Why the U.S. Military's Unmanned Surface Vehicle Could Be a Game Changer
The Pentagon is engineering high-tech, removable Unmanned Surface Vehicle “kits” designed to change amphibious warfare by delivering combat-relevant supplies, firing weapons, swarming enemies, refueling ships, searching for enemy mines and submarines and dispersing attacking forces to minimize risk from enemy fire.
A key advantage of using remotely-controlled drone ships is that, quite naturally, they can save sailors and marines from being exposed to enemy fire during an attack operation.
The project, now advancing through a Science & Technology effort led by the Pentagon’s once-secret Strategic Capabilities Office (SCO), brings the possibility of using drones to substantially improve amphibious assault tactics and procedures, Dr. William Roper, Director of the SCO, told reporters.
Different mission kits are being developed more various mission applications, allowing unmanned ships to perform a wide range of tasks currently performed by manned vessels. The kits are exchangeable so that ships can be operated as both manned and unmanned systems, he added.
“This can greatly help expeditionary logistics for a ship that is standing off from the shore. Instead of having to use an amphib manned by a lot of people - you have an unmanned boat supply boat,” Roper said.
Computer processing speeds and algorithms are progressing at an alarming rate, increasingly allowing unmanned ships to perform a greater range of functions without necessarily needing human intervention for each particular step.
Roper added he expects this “autonomy kit” effort to progress for another two years before it is formally fully transitioned to the Navy. The Navy is, however, already involved in this testing and technological maturation lead by the Pentagon effort; the Strategic Capabilities Office is a special DoD-level effort to integrate harness, leverage and integrate near-term emerging technology for faster delivery to combatant commanders at war. Much of this involves merging new platforms, weapons and technologies with existing systems in a manner that both improves capability while circumventing a lengthy and often bureaucratic formal acquisition process, Roper explained.
(This first appeared in Scout Warrior here.)
Higher tech enemy sensors and longer range surface and land-fired weapons have drastically increased the vulnerability of approaching amphibious assault operations, making them more susceptible to enemy fire; as a result, the Navy and Marines have been evolving amphibious tactics to include more dis-aggregated approaches designed to spread out an approaching force – making it more difficult for enemy weapons to attack an advancing assault.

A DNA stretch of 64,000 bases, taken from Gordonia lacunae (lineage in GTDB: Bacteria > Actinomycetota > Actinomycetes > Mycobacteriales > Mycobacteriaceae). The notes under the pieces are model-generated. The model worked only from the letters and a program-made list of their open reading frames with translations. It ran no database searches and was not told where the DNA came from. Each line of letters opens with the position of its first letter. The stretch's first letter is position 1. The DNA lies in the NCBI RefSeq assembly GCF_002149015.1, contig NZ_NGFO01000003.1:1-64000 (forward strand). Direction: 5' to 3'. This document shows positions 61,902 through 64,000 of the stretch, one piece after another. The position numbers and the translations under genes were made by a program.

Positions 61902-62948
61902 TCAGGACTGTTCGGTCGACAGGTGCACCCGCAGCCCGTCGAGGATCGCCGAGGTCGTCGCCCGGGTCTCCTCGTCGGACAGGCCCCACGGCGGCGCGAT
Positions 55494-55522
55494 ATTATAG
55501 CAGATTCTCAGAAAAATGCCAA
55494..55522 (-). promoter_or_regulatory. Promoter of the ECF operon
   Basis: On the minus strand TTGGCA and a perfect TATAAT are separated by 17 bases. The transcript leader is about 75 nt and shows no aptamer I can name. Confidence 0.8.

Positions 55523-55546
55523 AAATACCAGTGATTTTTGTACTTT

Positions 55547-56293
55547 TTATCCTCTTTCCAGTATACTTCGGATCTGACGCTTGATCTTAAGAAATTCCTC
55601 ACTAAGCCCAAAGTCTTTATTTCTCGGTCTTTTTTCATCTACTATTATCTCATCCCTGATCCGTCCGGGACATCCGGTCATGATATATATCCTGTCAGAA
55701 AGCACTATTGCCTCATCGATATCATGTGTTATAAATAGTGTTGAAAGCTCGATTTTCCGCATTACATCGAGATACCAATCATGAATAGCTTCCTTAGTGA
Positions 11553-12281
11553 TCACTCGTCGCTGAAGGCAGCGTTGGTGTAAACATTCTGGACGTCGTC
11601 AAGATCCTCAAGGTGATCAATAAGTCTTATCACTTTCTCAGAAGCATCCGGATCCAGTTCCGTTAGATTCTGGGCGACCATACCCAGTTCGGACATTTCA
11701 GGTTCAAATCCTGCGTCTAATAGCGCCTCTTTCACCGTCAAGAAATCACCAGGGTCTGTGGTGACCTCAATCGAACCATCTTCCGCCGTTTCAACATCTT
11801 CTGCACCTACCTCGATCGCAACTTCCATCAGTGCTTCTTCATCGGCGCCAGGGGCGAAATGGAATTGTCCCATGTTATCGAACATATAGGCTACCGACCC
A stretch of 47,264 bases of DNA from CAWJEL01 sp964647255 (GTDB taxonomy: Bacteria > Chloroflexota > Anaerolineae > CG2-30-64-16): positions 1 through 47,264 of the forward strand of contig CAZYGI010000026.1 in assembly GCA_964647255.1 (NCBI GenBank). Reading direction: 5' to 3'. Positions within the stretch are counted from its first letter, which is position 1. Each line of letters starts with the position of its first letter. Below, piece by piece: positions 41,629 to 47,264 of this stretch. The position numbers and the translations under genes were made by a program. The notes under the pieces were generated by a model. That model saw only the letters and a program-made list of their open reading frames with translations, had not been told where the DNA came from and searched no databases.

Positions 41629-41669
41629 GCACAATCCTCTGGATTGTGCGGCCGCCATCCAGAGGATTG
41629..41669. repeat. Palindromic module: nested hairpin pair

For example, the historic amphibious assault such as the famous Iwo Jima attack in the Pacific during WWII involved a group of Marines approaching enemy shores in close proximity to one another; weapons, Marines, equipment and attacking infantry all came ashore in rapid succession, at times close to one another. Modern threats, quite naturally, are changing amphibious tactics to succeed against higher-tech more lethal enemy weapons.
“Instead of having to land as a single unit, they can now break out. There is safety in numbers and they can re-distribute,” Roper explained.
When it comes to offensive surface operations, unmanned boats could form a swarming of small attack craft designed to overwhelm and destroy enemy ships with gunfire, explosives or even small missiles.
Roper explained that this strategic and tactical trajectory is greatly enhanced by the possible use of USVs. The Navy’s current inventory includes ship-to-shore amphibious craft called Landing Craft Air Cushions, LCACs, and Landing Craft Utility Vehicles, LCUs; these platforms, now being upgraded by newer transport boats able to move faster and carry more payload (such as Abrams tanks), are manned and therefore involve the use of a crew. LCACs require a crew of 13 and LCACs use a crew of 5. New high-tech LCAC replacements, called Ship-to-Shore Connectors, are already being developed and delivered to the Navy by Textron.
Fast-moving Unmanned Surface Vessels could indeed lower risk and increase efficiency for a large number of missions, to include Intelligence, Surveillance and Reconnaissance (ISR), countermine operations, search and rescue, electronic warfare, supply and weapons transport and amphibious assaults.
The Navy and the Office of Naval Research are already immersed in the development of a variety of USVs, including a mine-detecting Unmanned Influence Sweep System, or UISS, for the Littoral Combat Ship. The UISS is carried by a Textron-developed Common Unmanned Surface Vehicle, or CUSV. The CUSV, in development since before 2009, can travel for more than 20-hours carrying up to 4,000-pounds at speeds up to 20-knots, Textron information states. Also, it is engineered to withstand waves up to 20-feet.
The UISS is engineered to find and detonate undersea mines in order to save sailor and manned vessels from a potentially deadly explosion.
The Navy’s influence sweep system will be towed behind the unmanned vehicle and will emit sounds and magnetic signatures that mimic a ship – setting off nearby mines that listen for passing ships, according to a report from the US Naval Institute.
The Navy is also advancing its recently christened DARPA-inspired submarine-hunting unmanned ship called Sea Hunter; the ship is built to travel up to 10,000 miles while using sonar and other sensors to locate enemy submarines. A high-frequency sonar will send acoustic “pings” into the ocean before analyzing the return signal to determine the shape, size, speed and characteristics of any undersea enemy activity.